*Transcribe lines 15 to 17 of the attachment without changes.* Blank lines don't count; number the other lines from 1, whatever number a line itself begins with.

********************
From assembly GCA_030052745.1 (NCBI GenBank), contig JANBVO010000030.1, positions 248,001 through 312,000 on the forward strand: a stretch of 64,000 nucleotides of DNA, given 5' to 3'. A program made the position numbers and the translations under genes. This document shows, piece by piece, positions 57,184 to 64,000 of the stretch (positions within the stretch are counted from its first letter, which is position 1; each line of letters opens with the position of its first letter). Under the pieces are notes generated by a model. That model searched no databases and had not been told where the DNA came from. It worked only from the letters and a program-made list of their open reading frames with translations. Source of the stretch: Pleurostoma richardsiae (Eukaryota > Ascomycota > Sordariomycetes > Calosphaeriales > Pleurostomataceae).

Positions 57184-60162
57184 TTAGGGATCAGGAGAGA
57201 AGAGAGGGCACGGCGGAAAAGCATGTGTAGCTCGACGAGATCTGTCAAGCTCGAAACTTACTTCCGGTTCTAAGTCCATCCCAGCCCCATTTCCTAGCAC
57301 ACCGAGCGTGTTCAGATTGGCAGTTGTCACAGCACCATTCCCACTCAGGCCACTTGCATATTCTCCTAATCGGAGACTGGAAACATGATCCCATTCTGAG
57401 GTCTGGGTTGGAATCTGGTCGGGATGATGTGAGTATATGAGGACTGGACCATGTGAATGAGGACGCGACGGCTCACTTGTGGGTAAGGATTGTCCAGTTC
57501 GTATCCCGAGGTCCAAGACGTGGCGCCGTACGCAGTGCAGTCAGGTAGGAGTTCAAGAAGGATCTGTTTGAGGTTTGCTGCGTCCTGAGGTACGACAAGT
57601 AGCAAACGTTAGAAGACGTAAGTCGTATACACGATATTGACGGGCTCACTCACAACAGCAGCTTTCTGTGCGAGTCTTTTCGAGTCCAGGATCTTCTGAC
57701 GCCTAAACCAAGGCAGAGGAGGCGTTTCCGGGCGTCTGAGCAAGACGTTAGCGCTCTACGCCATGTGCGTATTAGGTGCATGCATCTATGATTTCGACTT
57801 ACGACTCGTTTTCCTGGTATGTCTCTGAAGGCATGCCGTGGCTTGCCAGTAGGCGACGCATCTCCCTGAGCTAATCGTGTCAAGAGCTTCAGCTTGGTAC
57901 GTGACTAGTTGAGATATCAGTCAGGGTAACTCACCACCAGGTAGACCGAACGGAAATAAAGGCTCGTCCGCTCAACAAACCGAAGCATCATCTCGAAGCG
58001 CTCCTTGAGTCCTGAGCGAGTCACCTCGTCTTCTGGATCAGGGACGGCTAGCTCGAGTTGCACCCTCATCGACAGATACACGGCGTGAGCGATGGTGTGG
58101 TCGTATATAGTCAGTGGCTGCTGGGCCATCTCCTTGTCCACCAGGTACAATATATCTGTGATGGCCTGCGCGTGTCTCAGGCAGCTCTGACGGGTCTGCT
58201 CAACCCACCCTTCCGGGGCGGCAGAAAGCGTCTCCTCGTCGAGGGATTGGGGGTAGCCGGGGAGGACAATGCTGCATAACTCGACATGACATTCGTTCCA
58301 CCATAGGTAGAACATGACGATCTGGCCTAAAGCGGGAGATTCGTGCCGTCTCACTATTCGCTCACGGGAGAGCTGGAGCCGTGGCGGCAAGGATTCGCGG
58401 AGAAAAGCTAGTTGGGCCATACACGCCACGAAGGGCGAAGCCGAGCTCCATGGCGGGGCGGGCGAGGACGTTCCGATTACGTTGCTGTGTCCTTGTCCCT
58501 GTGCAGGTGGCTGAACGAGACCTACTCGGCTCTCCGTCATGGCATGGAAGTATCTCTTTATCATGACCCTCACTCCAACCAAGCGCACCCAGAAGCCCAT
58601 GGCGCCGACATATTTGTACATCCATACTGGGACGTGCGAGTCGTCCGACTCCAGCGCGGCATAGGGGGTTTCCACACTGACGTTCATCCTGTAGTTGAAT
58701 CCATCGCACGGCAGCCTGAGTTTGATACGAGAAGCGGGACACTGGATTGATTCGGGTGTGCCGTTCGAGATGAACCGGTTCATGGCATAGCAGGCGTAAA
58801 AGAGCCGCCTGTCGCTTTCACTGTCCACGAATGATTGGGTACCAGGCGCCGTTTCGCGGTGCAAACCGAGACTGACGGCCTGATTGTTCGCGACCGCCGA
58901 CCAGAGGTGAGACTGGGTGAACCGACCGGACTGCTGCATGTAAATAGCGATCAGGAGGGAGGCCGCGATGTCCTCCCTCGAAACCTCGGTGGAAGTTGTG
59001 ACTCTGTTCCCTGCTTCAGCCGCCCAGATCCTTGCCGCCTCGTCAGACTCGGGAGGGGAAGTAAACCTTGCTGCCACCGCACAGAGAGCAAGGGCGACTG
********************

58301 CCATAGGTAGAACATGACGATCTGGCCTAAAGCGGGAGATTCGTGCCGTCTCACTATTCGCTCACGGGAGAGCTGGAGCCGTGGCGGCAAGGATTCGCGG
58401 AGAAAAGCTAGTTGGGCCATACACGCCACGAAGGGCGAAGCCGAGCTCCATGGCGGGGCGGGCGAGGACGTTCCGATTACGTTGCTGTGTCCTTGTCCCT
58501 GTGCAGGTGGCTGAACGAGACCTACTCGGCTCTCCGTCATGGCATGGAAGTATCTCTTTATCATGACCCTCACTCCAACCAAGCGCACCCAGAAGCCCAT